I’m sure it’s no secret that I love multi-strand necklaces. I love the layered look and combining together lots of different colors and textures for a rich looking piece of jewelry.
Sometimes, though, I just don’t feel like taking the time to do all that stringing. Today’s necklace gives the rich look of a multi-strand necklace, the drama of dangling teardrops, but the simplicity of using shorter strands. If you want yours to be a little bit fancier do beaded strands on the sides rather than a plain chain.
Many of the beads I used have been in my stash for a while, so it was hard to find the exact same thing for you. The links lead to similar items I could find online, but I encourage you to shop your own store of beady goodies to see what works!
No, this is not a sponsored post, but I wish it were. 😀 (Glad, if you’re listening, sponsor me and I’ll come up with lots more ways to use your cool product!)
Seriously though, I just recently bought my first package of Glad Press’n Seal and have been really impressed with all the different useful things I can do with it just in the studio alone. I haven’t even brought it into my kitchen yet.
In today’s video I show several ways I have found to make your jewelry making, polymer clay work and general crafting a whole lot easier using Glad Press’n Seal. Please feel free to share other ideas that you have found for using the stuff so we can all learn together!
Here are a few of the products I show in the video:
These earrings are so simple to put together, but have so much going on! It was about time that I found a way to use the beads I made by mistake when creating the Faux Sea Glass Beads video.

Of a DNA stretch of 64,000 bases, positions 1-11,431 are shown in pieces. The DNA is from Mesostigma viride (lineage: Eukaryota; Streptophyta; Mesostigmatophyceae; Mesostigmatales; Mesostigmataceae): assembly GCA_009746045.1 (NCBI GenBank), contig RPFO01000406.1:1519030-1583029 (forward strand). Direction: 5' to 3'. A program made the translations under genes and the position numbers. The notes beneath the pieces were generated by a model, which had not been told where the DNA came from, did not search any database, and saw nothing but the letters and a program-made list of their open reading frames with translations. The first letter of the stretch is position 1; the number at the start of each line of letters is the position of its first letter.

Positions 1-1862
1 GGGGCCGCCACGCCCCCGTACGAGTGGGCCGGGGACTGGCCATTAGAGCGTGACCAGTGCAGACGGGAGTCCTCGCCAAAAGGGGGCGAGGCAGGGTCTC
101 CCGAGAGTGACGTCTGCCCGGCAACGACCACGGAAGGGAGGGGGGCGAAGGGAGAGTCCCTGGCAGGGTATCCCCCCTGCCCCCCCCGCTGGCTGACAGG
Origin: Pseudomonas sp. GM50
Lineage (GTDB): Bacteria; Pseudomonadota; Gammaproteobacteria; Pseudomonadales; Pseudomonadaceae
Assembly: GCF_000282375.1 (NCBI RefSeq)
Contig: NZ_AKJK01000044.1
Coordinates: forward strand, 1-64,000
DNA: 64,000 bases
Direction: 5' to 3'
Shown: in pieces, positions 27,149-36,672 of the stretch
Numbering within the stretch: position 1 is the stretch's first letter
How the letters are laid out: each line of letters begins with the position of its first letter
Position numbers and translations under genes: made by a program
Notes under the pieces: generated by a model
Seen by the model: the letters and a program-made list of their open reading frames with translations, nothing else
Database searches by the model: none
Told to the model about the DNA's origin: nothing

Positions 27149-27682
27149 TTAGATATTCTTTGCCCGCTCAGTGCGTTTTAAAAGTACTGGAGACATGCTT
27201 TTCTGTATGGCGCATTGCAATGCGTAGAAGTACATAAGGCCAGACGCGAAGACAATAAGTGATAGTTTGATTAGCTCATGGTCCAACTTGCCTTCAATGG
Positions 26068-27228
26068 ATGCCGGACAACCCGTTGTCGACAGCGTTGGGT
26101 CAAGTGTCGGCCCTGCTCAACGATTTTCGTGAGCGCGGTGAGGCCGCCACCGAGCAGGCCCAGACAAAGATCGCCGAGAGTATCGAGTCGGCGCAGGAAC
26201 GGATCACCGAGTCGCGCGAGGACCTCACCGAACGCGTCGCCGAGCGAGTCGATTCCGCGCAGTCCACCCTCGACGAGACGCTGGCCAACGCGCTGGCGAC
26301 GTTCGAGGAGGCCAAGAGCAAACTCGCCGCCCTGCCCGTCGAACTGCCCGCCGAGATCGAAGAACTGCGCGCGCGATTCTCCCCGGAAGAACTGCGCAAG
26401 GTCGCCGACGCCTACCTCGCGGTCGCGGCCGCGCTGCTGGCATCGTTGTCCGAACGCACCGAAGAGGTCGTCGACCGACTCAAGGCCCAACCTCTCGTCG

Most of the work of these earrings in in choosing all the bits and pieces to layer together. This mix of shapes, colors and textures gives a great funky, earthy look, but you could just as easily get something elegant and sparkly by using glass beads and Swarovski crystals. Just use the design as your jumping off point to make a style that suits you.
As I mention in the video, if all your beads have large enough holes you can string the whole thing on waxed linen twine. Otherwise, use an eye pin to string most of your beads, then add a twine dangle at the bottom.
Hi everyone, I just wanted to let you know that I have a new tutorial available! It’s for how to make these beautiful vines and flowers covered pens. This is a downloadable PDF tutorial.
The tutorial is nearly 20 pages long with plenty of full color photos and detailed step-by-step directions. I show you how to prepare, cover and texture the pen, how to make canes for the vines & flowers and how adding crystals to the flower centers creates a lovely, realistic shape.
There’s also a bonus coloring page at the end. It’s vines and flowers, of course. 🙂